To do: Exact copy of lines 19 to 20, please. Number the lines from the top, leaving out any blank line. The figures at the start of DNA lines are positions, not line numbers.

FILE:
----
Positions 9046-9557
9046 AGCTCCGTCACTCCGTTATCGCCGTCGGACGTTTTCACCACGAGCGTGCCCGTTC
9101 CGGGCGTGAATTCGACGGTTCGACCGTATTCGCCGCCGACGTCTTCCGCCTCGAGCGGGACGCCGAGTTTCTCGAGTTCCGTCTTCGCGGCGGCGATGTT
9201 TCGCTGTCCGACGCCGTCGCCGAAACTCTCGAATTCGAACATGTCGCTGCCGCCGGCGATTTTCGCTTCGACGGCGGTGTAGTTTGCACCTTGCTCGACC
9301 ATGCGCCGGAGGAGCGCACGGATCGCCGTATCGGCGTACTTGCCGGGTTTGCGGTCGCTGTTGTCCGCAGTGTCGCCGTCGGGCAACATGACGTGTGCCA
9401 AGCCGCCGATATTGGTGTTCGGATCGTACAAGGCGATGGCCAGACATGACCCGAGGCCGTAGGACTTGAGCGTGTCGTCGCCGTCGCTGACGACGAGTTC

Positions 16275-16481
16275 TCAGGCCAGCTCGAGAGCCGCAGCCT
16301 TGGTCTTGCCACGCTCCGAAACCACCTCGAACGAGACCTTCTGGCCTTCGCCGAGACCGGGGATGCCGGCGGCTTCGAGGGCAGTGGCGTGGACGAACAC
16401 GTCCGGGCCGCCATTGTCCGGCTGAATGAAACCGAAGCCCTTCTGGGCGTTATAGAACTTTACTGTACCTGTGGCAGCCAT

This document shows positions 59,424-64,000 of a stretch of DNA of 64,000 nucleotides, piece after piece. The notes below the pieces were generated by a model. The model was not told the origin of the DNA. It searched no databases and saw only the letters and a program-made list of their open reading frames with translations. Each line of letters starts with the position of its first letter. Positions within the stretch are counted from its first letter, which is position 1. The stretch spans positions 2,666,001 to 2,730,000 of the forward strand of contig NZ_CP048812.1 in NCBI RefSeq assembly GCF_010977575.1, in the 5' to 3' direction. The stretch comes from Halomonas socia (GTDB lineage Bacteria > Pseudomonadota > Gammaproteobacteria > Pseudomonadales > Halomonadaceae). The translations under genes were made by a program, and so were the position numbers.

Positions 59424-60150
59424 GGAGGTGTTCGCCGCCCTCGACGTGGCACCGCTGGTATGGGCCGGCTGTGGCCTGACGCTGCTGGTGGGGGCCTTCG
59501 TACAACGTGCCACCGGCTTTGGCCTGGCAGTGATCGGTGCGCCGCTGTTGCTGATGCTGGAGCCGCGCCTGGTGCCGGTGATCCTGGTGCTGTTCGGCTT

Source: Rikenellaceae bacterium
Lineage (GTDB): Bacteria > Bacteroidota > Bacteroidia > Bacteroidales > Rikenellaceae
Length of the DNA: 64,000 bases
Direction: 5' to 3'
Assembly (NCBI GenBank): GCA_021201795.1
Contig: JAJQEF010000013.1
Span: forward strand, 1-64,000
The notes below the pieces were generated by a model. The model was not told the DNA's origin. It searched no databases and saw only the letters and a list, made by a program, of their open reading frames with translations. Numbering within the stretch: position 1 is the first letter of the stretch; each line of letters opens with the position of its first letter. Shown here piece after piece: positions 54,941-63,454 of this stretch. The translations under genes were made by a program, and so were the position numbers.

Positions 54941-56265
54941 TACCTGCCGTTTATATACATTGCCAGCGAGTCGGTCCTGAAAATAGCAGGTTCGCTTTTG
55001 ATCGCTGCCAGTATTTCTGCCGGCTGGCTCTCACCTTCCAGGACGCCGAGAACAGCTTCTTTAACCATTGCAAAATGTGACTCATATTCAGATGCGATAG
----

Assembly (NCBI GenBank): GCA_021201795.1
Contig: JAJQEF010000013.1